For example, using the same three individuals from our previous example, the median net worth would be $75,000, as it lies in the middle when arranged from smallest to largest. This figure is identical to our average in this case, but that won’t always be the situation, especially when working with larger populations or skewed data. For instance, if there are five people in a group with net worths of $500,000, $400,000, $300,000, $200,000 and $100,000, the median net worth would be $300,000.
When to Use Median vs. Average Net Worth
The average and median net worth concepts help you understand and achieve specific financial objectives. The average net worth is most insightful when dealing with normally distributed data, offering a measure of the central tendency – a single value that’s used to represent a larger dataset. However, the median net worth is more informative when dealing with skewed data or outliers, providing a more accurate reflection of the “typical” net worth.
Average Net Worth By Age
Net worth often changes with age due to factors like income, expenses, investments and inheritance. Every three years, the Federal Reserve and researchers from the University of Chicago conduct the Survey of Consumer Finances to get a snapshot of Americans’ financial positions. According to the Federal Reserve’s most recent Survey of Consumer Finances from 2019 the average net worth by age is as follows:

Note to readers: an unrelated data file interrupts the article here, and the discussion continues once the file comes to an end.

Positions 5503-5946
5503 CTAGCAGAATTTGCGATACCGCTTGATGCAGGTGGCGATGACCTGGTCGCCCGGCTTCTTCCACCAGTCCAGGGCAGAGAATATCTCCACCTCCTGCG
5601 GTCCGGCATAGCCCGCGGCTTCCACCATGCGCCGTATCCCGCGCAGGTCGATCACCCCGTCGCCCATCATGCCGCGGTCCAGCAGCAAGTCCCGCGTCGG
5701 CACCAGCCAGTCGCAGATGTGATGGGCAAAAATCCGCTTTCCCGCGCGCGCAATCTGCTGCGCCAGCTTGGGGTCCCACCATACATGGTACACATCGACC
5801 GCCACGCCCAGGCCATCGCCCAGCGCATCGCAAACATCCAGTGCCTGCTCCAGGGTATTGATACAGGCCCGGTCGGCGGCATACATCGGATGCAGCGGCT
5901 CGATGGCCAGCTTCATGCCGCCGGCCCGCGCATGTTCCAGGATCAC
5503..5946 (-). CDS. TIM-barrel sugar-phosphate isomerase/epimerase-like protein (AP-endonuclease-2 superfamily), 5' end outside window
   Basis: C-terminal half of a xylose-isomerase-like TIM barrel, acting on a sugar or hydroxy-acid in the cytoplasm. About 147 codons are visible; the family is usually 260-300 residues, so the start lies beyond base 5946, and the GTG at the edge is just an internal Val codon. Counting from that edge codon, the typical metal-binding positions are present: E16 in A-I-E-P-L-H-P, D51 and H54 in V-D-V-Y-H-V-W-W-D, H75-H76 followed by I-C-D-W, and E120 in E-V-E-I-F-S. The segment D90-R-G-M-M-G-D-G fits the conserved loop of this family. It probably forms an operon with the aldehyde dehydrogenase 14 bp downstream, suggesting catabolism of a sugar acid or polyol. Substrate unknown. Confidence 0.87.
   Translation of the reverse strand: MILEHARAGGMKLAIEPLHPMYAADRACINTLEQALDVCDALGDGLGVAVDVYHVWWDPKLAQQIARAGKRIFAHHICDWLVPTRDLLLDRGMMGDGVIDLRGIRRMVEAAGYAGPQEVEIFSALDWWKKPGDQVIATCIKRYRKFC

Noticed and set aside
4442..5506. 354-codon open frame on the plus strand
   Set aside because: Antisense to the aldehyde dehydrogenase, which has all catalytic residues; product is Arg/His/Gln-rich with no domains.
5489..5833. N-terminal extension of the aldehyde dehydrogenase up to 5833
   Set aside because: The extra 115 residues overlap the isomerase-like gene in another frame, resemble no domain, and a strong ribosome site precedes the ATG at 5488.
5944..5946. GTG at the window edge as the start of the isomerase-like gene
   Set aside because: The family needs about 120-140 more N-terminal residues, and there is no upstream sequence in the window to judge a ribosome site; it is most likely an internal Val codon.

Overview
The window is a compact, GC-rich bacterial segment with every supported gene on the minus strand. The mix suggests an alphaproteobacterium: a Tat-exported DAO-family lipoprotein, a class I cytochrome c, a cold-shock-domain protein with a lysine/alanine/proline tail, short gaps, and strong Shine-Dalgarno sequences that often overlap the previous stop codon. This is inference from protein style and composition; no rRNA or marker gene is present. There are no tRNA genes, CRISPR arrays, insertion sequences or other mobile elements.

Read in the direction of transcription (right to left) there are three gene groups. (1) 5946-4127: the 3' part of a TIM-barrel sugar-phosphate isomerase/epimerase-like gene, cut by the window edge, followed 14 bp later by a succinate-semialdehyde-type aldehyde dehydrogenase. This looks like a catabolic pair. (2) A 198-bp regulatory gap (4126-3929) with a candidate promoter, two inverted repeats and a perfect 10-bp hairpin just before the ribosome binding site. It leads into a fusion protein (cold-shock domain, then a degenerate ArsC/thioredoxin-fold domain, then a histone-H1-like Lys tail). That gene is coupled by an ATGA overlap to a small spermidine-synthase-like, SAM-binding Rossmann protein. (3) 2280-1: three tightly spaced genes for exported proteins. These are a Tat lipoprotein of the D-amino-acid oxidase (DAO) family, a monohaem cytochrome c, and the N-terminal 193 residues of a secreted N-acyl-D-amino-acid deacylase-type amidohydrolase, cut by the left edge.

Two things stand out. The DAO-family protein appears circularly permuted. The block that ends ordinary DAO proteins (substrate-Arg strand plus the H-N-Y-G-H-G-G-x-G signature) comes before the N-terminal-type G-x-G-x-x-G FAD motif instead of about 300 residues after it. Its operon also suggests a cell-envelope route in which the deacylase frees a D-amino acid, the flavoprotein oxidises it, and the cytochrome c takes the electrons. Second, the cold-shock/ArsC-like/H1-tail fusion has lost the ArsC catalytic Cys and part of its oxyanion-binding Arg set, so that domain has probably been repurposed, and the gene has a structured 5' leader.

- Under 35: $76,300
- 35-44: $436,200
- 45-54: $833,200
- 55-64: $1,175,900
- 65-74: $1,217,700
- 75 and over: $977,600
It’s important to note that the average net worth reported in the Survey of Consumer Finances are significantly higher than the median net worth. Here’s a look at the median net worths of Americans by age group:
- Under 35: $13,900
- 35-44: $91,300
- 45-54: $168,600
- 55-64: $212,500
- 65-74: $266,400
- 75 and over: $254,800
These figures underline how net worth tends to increase with age as individuals progress in their careers, increase their incomes and accumulate assets. But life expenses like housing, education, and raising children can impact net worth, as well as the decumulation phase of retirement.
How to Calculate Your Own Net Worth
You can calculate your own net worth by listing all your assets and liabilities and then subtracting your total liabilities from your total assets. The formula is simple: